Republican Missouri Sen. Josh Hawley confronted a Biden official during a hearing Thursday over the administration’s decision to block mineral mining.
Jaelith Hall-Rivera, the deputy chief of state and private forestry at the U.S. Department of Agriculture, was testifying before the Senate Committee on Energy and Natural Resources when Hawley began questioning her about the Biden administration’s decision to prohibit mineral mining on nearly a quarter of a million acres in Minnesota. The administration’s move came after a 16-month review by the Department of Interior, which concluded that the land should be protected for 20 years. The study found that mining for minerals contaminated nearby waters.
Hawley began by establishing agreement with Hall-Rivera that critical minerals are essential to U.S. energy security before noting that research indicates demand for cobalt, nickel and lithium are expected to skyrocket over the coming decades. (RELATED: Biden Admin Blocks Major Mining Project Days After Signing Deal With Child Labor Hotbeds For Rare Metals)
“Here’s the thing that worries me, one nation in the world is currently refining 68 percent of the world’s nickel. Would you care to take a guess who might be?” Hawley asked.
“I would presume China,” Hall-Rivera responded.
“It is China,” Hawley said. “One nation is refining 40 percent of the world’s copper. Want to guess who that is?”
“I would presume the same,” the administration official answered.
“It’s China! One nation has 59 percent of the lithium and 73 percent of the cobalt. Want to guess?” Hawley pressed.
“I’m gonna say it’s China,” Hall-Rivera said.
“It is China, so given that, would you agree with me that it’s important that we do everything we can to develop our domestic critical mineral mining here in this country?” the Missouri senator asked.
“Yes, I would agree with that,” Hall-Rivera responded.
“Great, okay, then let me ask you about the Superior National Forest in Minnesota,” Hawley continued. “Earlier this year, partly at the behest of the forest service, the Biden administration withdrew 225,000 acres of critical mineral mining in northeastern Minnesota. This is the largest reserve of cobalt and nickel in the United States, perhaps I’m told, maybe even in the world. And yet, your administration shut it down. Your agency recommended that it be shut down, depriving us of these minerals, making us dependent on other nations that mine them in a completely unsafe and unsustainable way and also making us more dependent on these foreign nations. Why?”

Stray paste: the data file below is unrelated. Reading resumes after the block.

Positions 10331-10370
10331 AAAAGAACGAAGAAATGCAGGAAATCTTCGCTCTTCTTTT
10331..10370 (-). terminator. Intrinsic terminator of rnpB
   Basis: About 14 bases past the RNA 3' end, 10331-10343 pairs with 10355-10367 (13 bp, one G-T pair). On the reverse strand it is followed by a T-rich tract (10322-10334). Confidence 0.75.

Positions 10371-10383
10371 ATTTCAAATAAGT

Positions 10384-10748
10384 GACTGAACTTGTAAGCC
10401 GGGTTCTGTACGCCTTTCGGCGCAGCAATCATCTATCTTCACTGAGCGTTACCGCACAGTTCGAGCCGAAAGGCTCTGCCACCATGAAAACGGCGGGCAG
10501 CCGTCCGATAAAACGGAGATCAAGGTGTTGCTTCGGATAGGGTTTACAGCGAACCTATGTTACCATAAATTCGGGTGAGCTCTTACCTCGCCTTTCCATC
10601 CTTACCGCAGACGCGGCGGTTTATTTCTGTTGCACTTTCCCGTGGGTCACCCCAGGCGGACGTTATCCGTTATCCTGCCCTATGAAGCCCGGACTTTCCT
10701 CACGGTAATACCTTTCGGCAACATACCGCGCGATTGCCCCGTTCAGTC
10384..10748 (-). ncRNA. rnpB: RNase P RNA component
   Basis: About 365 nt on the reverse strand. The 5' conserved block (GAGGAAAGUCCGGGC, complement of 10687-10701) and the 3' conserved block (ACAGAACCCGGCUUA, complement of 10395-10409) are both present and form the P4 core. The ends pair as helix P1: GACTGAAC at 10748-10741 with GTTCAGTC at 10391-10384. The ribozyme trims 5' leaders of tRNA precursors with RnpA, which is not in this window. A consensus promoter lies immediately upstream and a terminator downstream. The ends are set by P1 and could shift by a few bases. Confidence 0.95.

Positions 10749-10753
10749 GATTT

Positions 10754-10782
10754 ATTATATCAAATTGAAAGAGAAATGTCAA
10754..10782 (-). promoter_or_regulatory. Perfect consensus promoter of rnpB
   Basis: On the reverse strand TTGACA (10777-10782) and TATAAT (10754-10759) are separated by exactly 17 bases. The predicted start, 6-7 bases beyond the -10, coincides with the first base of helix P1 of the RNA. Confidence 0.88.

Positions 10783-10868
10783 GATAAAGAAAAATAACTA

“I do want to say I am not an expert on that process, that’s not a part of the forest service that I oversee,” Hall-Rivera answered. “I know we have a lot of values to balance there especially with the Boundary Waters Wilderness Area, but I’m sure that we could get back to you with more details on the specifics of that decision.”
“I would really appreciate it, because here’s my view: My view is we shouldn’t be making China richer and America poorer. My view is we have the best technology in the world to mine and develop these minerals. We know how to do it in a safe and responsible manner, we should be doing it,” Hawley said.
“Why would we want to tie our own hands and make us and the world more dependent on China, who’ve got to be the worst environmental — have the worst environmental record of any nation in the world? … So I just don’t get it,” he added.
The Biden administration has canceled multiple mining projects while prioritizing a transition to green energy, which requires mining critical minerals and metals. Copper, nickel and lithium are crucial to manufacturing renewable technologies, according to an International Energy Agency report.